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The near miss occurred on Sept. 29 off the coast of Crimea, the heavily fortified Ukrainian peninsula that Russia seized in 2014 and has used to base its Black Sea naval fleet and launch attacks elsewhere in Ukraine.

The document, one of dozens in a trove of leaked classified Pentagon documents that has triggered a Justice Department investigation, refers to the incident as a “near-shoot down of UK RJ,” a reference to the “Rivet Joint” moniker common for RC-135 reconnaissance planes. The aircraft is used to collect radio transmissions and other electronic messages.

I think classifying the incident as a “near shootdown” rather than parroting the Russian “explanation” of a “technical malfunction” is significant.
Russian military aircraft work under the intense supervision of ground control. Instead of the flight leader having a lot of autonomy, ground control must approve most decisions. The RC-135 is a signals intercept aircraft, and one has to assume that the communications between the Russian fighters and ground control were monitored. It was these communications that conclusively proved that the Russian shootdown of Korean Airlines KAL-007 was approved in Moscow.

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A classified document referring to a near shootdown directly contradicts the British Defense Minister’s public statement that “it was an accident” is significant. Filling in the gaps, it looks like a Russian fighter aircraft fired a missile in the direction of the British aircraft in what was literally “a shot across the bow,” and much easier to believe than a “technical malfunction.” Needless to say, this is extraordinarily hostile behavior.

The document goes on to describe other Russian provocations.

The document is labeled “SECRET/NOFORN,” a classification that indicates it is not to be shared with non-U.S. citizens. It details a number of other Russian reactions to surveillance flights by U.S., British and French aircraft between October and the end of February, including one on Dec. 30 in which another British Rivet Joint, accompanied by two British Typhoon fighter jets, was intercepted by Russian jets that came within 100 feet.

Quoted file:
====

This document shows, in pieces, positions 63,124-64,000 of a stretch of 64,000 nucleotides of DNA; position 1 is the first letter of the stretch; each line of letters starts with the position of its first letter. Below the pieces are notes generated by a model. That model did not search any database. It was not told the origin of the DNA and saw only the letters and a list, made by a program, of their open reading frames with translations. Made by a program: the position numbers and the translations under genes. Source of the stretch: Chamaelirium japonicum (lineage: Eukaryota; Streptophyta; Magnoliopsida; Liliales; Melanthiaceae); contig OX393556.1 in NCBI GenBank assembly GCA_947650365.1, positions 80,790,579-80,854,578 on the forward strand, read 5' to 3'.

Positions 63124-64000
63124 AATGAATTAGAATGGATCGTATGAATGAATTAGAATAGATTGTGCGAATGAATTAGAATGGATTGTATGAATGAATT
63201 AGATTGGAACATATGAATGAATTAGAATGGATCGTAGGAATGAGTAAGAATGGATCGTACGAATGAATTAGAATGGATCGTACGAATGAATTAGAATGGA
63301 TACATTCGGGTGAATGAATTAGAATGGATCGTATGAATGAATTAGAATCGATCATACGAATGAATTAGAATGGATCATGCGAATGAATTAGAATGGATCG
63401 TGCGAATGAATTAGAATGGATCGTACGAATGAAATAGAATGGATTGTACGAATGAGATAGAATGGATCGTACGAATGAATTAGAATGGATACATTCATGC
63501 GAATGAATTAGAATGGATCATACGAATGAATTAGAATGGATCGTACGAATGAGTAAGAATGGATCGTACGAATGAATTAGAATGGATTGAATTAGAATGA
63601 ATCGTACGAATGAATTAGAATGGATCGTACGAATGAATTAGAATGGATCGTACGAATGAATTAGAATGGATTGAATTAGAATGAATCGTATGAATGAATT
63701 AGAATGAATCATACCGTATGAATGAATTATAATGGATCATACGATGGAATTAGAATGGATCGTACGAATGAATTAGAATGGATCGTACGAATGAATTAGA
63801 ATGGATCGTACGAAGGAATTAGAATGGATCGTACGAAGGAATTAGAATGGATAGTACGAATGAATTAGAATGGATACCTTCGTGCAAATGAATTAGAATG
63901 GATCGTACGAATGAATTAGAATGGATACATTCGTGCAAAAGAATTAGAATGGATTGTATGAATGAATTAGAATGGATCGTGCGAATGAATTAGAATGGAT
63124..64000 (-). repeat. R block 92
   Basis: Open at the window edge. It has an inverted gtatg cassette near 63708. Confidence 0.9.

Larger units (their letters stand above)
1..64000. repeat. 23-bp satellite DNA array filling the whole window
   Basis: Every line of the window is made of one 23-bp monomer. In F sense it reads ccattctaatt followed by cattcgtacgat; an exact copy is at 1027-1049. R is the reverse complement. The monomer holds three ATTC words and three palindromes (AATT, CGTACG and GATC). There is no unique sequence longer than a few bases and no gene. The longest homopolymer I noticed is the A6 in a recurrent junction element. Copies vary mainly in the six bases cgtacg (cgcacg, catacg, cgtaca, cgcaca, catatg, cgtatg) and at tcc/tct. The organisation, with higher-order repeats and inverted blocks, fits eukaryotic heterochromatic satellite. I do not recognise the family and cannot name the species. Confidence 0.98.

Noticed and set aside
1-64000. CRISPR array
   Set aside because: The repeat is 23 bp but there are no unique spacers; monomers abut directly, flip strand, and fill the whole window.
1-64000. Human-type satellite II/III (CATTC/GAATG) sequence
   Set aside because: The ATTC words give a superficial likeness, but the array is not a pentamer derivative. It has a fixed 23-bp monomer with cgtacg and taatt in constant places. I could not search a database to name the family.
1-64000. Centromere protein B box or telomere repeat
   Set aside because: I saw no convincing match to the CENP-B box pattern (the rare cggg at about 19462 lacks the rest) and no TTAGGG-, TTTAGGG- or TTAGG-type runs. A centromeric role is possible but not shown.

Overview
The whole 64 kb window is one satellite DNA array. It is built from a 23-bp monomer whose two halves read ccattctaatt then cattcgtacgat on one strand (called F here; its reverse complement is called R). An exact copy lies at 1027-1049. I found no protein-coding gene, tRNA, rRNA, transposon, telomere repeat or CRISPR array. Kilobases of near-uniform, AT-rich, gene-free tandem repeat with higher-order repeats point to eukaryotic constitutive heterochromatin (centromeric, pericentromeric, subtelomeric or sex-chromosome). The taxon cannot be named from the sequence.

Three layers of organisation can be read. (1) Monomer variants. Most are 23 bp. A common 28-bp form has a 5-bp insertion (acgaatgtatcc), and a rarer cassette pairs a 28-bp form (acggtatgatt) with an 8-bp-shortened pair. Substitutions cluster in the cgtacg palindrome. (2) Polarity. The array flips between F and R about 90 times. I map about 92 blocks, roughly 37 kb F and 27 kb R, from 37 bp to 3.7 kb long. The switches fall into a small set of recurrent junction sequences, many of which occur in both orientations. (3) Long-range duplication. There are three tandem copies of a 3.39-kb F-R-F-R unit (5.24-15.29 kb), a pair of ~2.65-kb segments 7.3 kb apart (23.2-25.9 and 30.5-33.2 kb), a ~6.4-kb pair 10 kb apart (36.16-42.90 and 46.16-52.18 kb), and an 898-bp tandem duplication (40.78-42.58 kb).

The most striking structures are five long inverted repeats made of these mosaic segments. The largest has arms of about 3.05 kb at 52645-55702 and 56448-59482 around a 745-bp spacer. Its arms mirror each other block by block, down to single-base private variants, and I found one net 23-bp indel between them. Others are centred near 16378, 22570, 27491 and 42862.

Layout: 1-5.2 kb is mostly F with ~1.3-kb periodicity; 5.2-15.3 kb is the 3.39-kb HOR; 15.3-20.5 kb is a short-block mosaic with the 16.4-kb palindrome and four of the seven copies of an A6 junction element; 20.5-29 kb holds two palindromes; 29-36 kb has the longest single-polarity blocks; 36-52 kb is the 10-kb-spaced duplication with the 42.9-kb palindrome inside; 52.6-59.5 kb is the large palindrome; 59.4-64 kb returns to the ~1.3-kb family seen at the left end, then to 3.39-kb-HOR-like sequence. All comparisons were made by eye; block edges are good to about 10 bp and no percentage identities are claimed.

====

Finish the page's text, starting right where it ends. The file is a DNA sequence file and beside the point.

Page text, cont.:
In another instance, a U.S. MQ-9 surveillance drone was intercepted on Feb. 22, with Russian aircraft coming within 100 feet. About two weeks later, on March 14, two Russian Su-27 jets intercepted an American MQ-9, dumping fuel on the unmanned aerial vehicle and eventually colliding with it. The collision prompted U.S. personnel remotely piloting the vehicle to down it in the Black Sea, about 56 miles off the coast of Crimea, U.S. officials have said.

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Mission Accomplished

The actions have had the intended effect.

A map on the document shows a boundary drawn over sections of the Black Sea to mark where surveillance planes may fly. It appears to begin about 12 miles off the coast of Crimea, adhering to international law. The map also includes a second line about 50 miles from the shore labeled “SECDEF Directed Standoff,” indicating that Defense Secretary Lloyd Austin may have ordered U.S. pilots to keep aircraft farther from the peninsula.

This contradicts our bloated Secretary of Defense Lloyd Austin woofing, “So make no mistake, the United States will continue to fly and to operate wherever international law allows.” The Reaper, knocked out of the sky by a Russian fighter on March 14, was about 70 miles from Russian-controlled territory, or 20 miles beyond the “SECDEF Directed Standoff.” This indicates the Russians are successfully maneuvering to deny access to international airspace over the Black Sea to NATO aircraft.

Implications

Just two thoughts on this. First, allowing Russia to push our aircraft 50 miles away from Russian airspace by bullying should not be acceptable to the Biden White House or the clown car that runs the Department of Defense. It demonstrates cowardice. That cowardice and reluctance to defend the right of navigation will not go unnoticed by other players like China and North Korea, who have shown no reluctance to push the envelope. Second, at this point, we have to assume that a significant number of the documents leaked last week are legitimate, and this is one of the most significant counterintelligence failures in US history.